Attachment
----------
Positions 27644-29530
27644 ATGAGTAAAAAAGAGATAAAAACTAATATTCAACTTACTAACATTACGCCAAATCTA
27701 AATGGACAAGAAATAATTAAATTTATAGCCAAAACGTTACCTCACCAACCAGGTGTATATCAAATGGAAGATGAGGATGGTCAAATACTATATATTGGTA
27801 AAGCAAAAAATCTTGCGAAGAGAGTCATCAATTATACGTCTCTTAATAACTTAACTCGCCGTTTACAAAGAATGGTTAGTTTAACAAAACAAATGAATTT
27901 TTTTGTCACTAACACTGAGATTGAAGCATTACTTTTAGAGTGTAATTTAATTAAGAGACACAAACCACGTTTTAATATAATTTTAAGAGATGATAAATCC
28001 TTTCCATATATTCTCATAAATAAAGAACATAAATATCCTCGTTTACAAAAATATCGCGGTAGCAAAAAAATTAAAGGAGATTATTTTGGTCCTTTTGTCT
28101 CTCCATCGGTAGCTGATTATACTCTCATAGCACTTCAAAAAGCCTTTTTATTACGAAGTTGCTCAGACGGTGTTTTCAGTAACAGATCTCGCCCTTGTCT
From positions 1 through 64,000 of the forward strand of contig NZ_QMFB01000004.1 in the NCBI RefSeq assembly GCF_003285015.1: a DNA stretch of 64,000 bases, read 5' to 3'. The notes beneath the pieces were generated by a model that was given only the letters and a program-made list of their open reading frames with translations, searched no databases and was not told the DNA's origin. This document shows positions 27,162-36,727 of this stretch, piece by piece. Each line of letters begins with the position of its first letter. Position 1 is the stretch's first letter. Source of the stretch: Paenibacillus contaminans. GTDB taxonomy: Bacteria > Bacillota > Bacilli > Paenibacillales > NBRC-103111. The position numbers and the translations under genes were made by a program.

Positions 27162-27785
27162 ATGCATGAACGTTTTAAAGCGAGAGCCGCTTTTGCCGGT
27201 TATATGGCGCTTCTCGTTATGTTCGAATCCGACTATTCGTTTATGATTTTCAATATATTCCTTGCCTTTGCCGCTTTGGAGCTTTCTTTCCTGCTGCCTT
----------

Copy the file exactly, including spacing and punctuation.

Positions 27644-29530
27644 ATGAGTAAAAAAGAGATAAAAACTAATATTCAACTTACTAACATTACGCCAAATCTA
27701 AATGGACAAGAAATAATTAAATTTATAGCCAAAACGTTACCTCACCAACCAGGTGTATATCAAATGGAAGATGAGGATGGTCAAATACTATATATTGGTA
27801 AAGCAAAAAATCTTGCGAAGAGAGTCATCAATTATACGTCTCTTAATAACTTAACTCGCCGTTTACAAAGAATGGTTAGTTTAACAAAACAAATGAATTT
27901 TTTTGTCACTAACACTGAGATTGAAGCATTACTTTTAGAGTGTAATTTAATTAAGAGACACAAACCACGTTTTAATATAATTTTAAGAGATGATAAATCC
28001 TTTCCATATATTCTCATAAATAAAGAACATAAATATCCTCGTTTACAAAAATATCGCGGTAGCAAAAAAATTAAAGGAGATTATTTTGGTCCTTTTGTCT
28101 CTCCATCGGTAGCTGATTATACTCTCATAGCACTTCAAAAAGCCTTTTTATTACGAAGTTGCTCAGACGGTGTTTTCAGTAACAGATCTCGCCCTTGTCT
From positions 1 through 64,000 of the forward strand of contig NZ_QMFB01000004.1 in the NCBI RefSeq assembly GCF_003285015.1: a DNA stretch of 64,000 bases, read 5' to 3'. The notes beneath the pieces were generated by a model that was given only the letters and a program-made list of their open reading frames with translations, searched no databases and was not told the DNA's origin. This document shows positions 27,162-36,727 of this stretch, piece by piece. Each line of letters begins with the position of its first letter. Position 1 is the stretch's first letter. Source of the stretch: Paenibacillus contaminans. GTDB taxonomy: Bacteria > Bacillota > Bacilli > Paenibacillales > NBRC-103111. The position numbers and the translations under genes were made by a program.

Positions 27162-27785
27162 ATGCATGAACGTTTTAAAGCGAGAGCCGCTTTTGCCGGT
27201 TATATGGCGCTTCTCGTTATGTTCGAATCCGACTATTCGTTTATGATTTTCAATATATTCCTTGCCTTTGCCGCTTTGGAGCTTTCTTTCCTGCTGCCTT